Are your kids interested in volcanoes or are you looking for a cool science experiment to do with them? Scroll down to learn how to make a traditional volcano experiment for kids, plus new twists involving fruit!
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We’re planning a trip to Hawaii Volcanoes National Park later this year! It’s going to be a great opportunity for our kids to see what it’s like to walk around a real volcano in Hawaii.
In preparation for our adventure, we thought it would be fun to learn about volcanoes. And what better way than with a volcano science experiment?
Have you ever seen a volcano in person? If not, here’s your chance – without the risk of being boiled alive or getting burned up by molten lava.
This volcano experiment for kids offers the traditional one you see at science fairs. But, it also has one using lemons and another using apples.
Ready? Let’s goooo make a volcano!
Traditional Hawaii Volcano Experiment
A volcano eruption is a powerful and destructive force of nature. In this baking soda volcano experiment, you can harness the power by creating your own erupting cup!
The materials are simple but important: water, baking soda, dish soap, food coloring, and vinegar. First, you’ll want to fill your container mostly full of water. Pick a container that isn’t breakable in case an explosion occurs (a large plastic or glass mug will work). This project also works best outside for safety reasons.
Next add baking soda and dish soap with some drops of food color mixed together until it’s well blended before adding some vinegar. Just watch out when you’re finished as there will be volcanic eruptions out of this baking soda and vinegar volcano!
You can change up this volcano science project a bit by building your own homemade volcano out of supplies you find around the house.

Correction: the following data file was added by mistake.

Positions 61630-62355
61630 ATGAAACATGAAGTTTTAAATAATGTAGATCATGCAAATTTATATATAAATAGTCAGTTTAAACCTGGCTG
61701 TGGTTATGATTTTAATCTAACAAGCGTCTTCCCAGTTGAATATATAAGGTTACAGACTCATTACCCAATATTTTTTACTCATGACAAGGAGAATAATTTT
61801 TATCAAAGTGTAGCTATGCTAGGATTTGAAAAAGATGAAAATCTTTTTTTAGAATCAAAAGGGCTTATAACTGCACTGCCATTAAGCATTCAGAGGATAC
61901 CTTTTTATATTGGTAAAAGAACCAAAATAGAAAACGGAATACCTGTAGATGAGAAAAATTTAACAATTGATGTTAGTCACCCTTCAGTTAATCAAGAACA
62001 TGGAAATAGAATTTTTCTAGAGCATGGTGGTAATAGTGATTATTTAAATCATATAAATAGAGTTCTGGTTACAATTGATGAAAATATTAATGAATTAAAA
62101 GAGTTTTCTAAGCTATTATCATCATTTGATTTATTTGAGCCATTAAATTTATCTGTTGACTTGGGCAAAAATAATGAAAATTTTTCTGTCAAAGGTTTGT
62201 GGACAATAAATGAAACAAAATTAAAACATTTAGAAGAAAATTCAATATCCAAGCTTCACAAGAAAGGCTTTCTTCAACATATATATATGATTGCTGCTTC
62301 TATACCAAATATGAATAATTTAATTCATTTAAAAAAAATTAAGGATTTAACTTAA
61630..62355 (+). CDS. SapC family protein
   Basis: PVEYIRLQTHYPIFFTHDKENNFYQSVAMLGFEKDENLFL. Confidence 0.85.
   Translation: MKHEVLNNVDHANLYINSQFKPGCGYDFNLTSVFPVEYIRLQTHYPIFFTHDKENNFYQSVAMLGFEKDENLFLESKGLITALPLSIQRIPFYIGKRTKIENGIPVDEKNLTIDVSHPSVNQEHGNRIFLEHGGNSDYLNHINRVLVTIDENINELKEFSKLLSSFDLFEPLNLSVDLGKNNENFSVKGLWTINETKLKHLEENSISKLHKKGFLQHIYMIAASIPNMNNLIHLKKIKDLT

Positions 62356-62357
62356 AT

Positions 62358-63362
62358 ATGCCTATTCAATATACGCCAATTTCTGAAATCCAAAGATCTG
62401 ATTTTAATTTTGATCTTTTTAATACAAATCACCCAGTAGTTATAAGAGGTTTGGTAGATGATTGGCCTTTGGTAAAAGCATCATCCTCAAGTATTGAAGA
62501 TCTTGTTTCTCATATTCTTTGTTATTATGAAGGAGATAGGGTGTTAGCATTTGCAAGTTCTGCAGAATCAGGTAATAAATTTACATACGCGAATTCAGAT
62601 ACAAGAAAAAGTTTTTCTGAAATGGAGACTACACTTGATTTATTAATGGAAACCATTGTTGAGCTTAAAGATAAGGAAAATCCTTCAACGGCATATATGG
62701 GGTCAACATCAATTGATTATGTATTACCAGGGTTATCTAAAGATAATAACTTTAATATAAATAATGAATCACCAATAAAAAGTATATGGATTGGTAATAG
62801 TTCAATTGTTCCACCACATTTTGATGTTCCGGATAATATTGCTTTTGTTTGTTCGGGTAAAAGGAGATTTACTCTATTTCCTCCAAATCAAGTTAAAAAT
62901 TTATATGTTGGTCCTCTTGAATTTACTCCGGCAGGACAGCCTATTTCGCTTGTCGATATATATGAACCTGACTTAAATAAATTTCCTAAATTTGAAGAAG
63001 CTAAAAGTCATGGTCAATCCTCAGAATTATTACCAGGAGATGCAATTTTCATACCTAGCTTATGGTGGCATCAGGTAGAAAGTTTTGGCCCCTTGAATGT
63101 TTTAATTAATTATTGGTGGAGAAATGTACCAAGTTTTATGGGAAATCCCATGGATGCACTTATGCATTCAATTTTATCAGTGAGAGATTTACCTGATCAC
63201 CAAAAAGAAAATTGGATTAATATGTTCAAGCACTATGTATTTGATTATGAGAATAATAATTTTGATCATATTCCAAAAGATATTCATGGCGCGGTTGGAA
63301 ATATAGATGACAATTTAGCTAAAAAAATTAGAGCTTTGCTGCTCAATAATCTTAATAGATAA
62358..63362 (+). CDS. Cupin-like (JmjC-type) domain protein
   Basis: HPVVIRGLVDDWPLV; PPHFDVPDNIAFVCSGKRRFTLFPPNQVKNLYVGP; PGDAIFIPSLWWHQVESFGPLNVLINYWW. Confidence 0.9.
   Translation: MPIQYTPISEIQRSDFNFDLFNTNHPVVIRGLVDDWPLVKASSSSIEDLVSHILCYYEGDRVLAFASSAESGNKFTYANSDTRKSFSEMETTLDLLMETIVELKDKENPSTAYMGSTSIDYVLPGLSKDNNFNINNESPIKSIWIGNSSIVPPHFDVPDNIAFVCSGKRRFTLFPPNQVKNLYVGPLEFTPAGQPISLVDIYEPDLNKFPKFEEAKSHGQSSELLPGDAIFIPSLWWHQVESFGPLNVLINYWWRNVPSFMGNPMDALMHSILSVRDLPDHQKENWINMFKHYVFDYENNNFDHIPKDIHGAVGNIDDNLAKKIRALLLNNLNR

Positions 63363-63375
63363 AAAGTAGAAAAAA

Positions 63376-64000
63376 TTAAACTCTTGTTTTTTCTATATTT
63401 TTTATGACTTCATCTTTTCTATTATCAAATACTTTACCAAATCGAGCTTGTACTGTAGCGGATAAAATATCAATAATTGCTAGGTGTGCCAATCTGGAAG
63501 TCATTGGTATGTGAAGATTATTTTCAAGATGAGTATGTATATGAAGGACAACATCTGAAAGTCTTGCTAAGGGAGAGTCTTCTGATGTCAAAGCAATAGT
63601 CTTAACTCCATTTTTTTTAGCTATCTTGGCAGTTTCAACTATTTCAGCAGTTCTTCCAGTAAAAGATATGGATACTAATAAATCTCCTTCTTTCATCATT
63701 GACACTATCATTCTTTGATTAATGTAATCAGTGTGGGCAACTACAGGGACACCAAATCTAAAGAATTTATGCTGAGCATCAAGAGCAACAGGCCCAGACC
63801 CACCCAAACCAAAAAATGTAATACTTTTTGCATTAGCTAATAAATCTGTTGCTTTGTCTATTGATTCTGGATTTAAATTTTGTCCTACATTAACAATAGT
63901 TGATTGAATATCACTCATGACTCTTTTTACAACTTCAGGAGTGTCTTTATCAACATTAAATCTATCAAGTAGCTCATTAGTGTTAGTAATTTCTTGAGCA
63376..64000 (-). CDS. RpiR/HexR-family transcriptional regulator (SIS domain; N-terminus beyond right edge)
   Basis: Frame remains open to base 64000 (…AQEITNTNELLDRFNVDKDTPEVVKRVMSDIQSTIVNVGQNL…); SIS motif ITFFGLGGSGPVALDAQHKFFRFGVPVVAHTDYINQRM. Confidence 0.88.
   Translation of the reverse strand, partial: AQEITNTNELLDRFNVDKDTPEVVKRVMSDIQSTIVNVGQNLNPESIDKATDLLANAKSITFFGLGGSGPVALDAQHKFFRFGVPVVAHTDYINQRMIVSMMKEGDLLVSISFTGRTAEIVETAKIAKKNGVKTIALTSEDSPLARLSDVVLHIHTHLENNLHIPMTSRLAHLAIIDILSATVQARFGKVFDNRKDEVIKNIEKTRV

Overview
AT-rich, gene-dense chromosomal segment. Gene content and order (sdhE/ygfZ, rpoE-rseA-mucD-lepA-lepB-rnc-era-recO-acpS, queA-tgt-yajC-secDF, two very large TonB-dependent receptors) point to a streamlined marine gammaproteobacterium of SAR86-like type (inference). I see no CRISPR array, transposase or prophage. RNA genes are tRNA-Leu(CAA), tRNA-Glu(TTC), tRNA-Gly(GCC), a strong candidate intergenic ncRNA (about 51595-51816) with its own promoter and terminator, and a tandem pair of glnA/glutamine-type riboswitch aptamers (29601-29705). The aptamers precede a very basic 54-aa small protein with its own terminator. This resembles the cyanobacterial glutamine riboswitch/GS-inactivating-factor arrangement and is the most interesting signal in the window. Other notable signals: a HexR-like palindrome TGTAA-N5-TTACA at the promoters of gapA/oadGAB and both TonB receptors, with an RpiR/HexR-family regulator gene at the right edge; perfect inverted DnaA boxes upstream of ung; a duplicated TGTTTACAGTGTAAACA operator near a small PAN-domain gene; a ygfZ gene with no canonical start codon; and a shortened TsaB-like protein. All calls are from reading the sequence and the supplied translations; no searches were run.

Lemon Volcano Experiment
This volcano eruption experiment is a fun way to explore the properties of baking soda and acid. In this project, you’ll be combining lemons with sodium bicarbonate (baking soda) and citric acid (from fruit juice). Bakers often use these two ingredients for things like cookies or cakes because they react so well together!
This lemon volcano experiment only needs two to four lemons, baking soda, food coloring (in any color but yellow), and one drop of dish soap (which will make it bubble up better).
Apple Volcano Experiment
This apple volcano experiment is so fun! Just cut a hole in the top of an apple and carve out some of the flesh. Next, put a couple of small drops of dish soap into this opening (not too much!). Now add one spoonful of baking soda to make it bubbly inside before adding food coloring for color-full results!
Finally, pour vinegar into these juicy apples. What do you think you will observe?
But you don’t have to just follow my instructions for this easy volcano experiment. Let your creative juices flow by playing with different types of apples or amounts of baking soda or vinegar.
Hawaii Volcano FAQs
We think the oldest volcano is Mt. Etna in Sicily, Italy. It apparently dates back to 350,000 years ago. Most volcanoes that we know about seem to be less than 100,000 years old. That means they were around when dinosaurs roamed the Earth.
Mauna Loa is the biggest volcano in the world. It is 4 kilometers high. The base of Mauna Loa is 5 kilometers under the sea floor and it pushes up 8 kilometers to make a mountain.
Mount Everest is not a volcano. It is formed when two tectonic plates collide. One of these plates is the Indo-Australian plate and the other one is the Eurasian plate. Mount Everest stands at 29,030 feet high and it’s the tallest mountain in the world.
I hope you are as excited about these volcano experiments for kids as I am.
We’ve tried to provide a variety of options so that there is something perfect for your homeschooling curriculum or any other fun project before visiting Hawaii Volcanoes National Park on the Big Island.
These projects would also be great science fair ideas and we have included instructions with worksheets, which will make it easier to complete them in order to enter into a competition. It’s easy to get started – just download the PDFs below!